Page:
Table A.2Pretax Subsidies in Percent of GDP for Petroleum Products, Electricity, Natural Gas, and Coal, 20111(Countries sorted by income category and region)
CountryPetroleum productsElectricityNatural gasCoal
Advanced
Australia0.04n.a.0.010.00
Austria0.03n.a.n.a.n.a.
Belgium0.58n.a.n.a.n.a.
Canada0.05n.a.0.030.00
Cyprus0.00n.a.n.a.n.a.
Czech Republic0.00n.a.n.a.n.a.
Denmark0.00n.a.n.a.n.a.
Estonia0.00n.a.n.a.n.a.
Finland0.00n.a.n.a.n.a.
France0.01n.a.0.00n.a.
Germany0.01n.a.0.000.07
Greece0.09n.a.n.a.0.00
Hong Kong SAR0.00n.a.n.a.n.a.
Iceland0.00n.a.n.a.n.a.
Ireland0.00n.a.n.a.0.05
Israel0.00n.a.0.00n.a.
Italy0.00n.a.n.a.n.a.
Japan0.00n.a.0.00n.a.
Korea0.00n.a.0.000.02
Luxembourg0.00n.a.n.a.n.a.
Malta0.00n.a.n.a.n.a.
Netherlands0.00n.a.n.a.n.a.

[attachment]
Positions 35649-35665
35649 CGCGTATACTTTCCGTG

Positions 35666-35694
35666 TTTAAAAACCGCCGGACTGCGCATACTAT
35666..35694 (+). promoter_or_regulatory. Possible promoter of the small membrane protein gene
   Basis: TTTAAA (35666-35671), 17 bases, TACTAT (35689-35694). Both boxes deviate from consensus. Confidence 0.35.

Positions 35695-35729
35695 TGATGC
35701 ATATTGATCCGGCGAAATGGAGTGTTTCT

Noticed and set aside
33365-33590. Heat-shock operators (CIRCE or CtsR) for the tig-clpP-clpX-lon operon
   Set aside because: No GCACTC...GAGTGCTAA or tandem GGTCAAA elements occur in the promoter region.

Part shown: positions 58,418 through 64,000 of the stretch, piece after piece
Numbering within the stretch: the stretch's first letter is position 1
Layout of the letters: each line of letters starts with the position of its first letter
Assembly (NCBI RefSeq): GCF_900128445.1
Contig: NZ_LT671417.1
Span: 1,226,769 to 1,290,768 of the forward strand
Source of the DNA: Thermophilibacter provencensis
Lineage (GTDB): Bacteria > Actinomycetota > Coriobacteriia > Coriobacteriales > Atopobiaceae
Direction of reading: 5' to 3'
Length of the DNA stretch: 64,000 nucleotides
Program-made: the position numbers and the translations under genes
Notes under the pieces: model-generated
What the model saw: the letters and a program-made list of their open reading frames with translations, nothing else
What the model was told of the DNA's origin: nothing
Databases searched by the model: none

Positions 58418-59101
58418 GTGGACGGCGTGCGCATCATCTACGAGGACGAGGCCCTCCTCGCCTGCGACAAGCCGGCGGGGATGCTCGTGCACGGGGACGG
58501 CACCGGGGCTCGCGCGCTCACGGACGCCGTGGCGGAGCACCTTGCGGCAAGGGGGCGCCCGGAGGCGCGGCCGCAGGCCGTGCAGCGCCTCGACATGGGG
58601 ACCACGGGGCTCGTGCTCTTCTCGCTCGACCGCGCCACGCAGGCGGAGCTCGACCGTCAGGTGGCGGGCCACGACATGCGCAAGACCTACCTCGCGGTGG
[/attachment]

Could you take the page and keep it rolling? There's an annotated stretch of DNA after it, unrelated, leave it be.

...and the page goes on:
New Zealand0.00n.a.n.a.n.a.
Norway0.01n.a.0.010.00
Portugal0.00n.a.n.a.0.00
Singapore0.00n.a.n.a.n.a.
Slovak Republic0.00n.a.n.a.0.01
Slovenia0.00n.a.n.a.0.02
Spain0.00n.a.n.a.0.03
Sweden0.00n.a.n.a.n.a.
Switzerland0.00n.a.n.a.n.a.
Taiwan Province of Chinan.a.0.220.000.03
United Kingdom0.01n.a.0.01n.a.
United States0.07n.a.0.020.00
CEE-CIS
Albania0.00n.a.n.a.n.a.
Armenia0.450.05n.a.n.a.
Azerbaijan0.840.731.160.00
Belarus0.000.26n.a.n.a.
Bosnia and Herzegovina0.00n.a.n.a.n.a.
Bulgaria0.00n.a.n.a.n.a.
Croatia0.00n.a.n.a.n.a.
Georgia0.55n.a.n.a.n.a.
Hungary0.00n.a.n.a.0.00
Kazakhstan0.650.940.150.28
Kosovo0.00n.a.n.a.n.a.
Kyrgyz Republic3.475.43n.a.n.a.
Latvia0.00n.a.n.a.n.a.
Lithuania0.00n.a.n.a.n.a.
Macedonia, FYR0.00n.a.n.a.n.a.
Moldova0.00n.a.n.a.n.a.
Mongolia0.00n.a.n.a.n.a.
Montenegro, Rep. of0.00n.a.n.a.n.a.
Poland0.00n.a.n.a.0.14
Romania0.00n.a.n.a.n.a.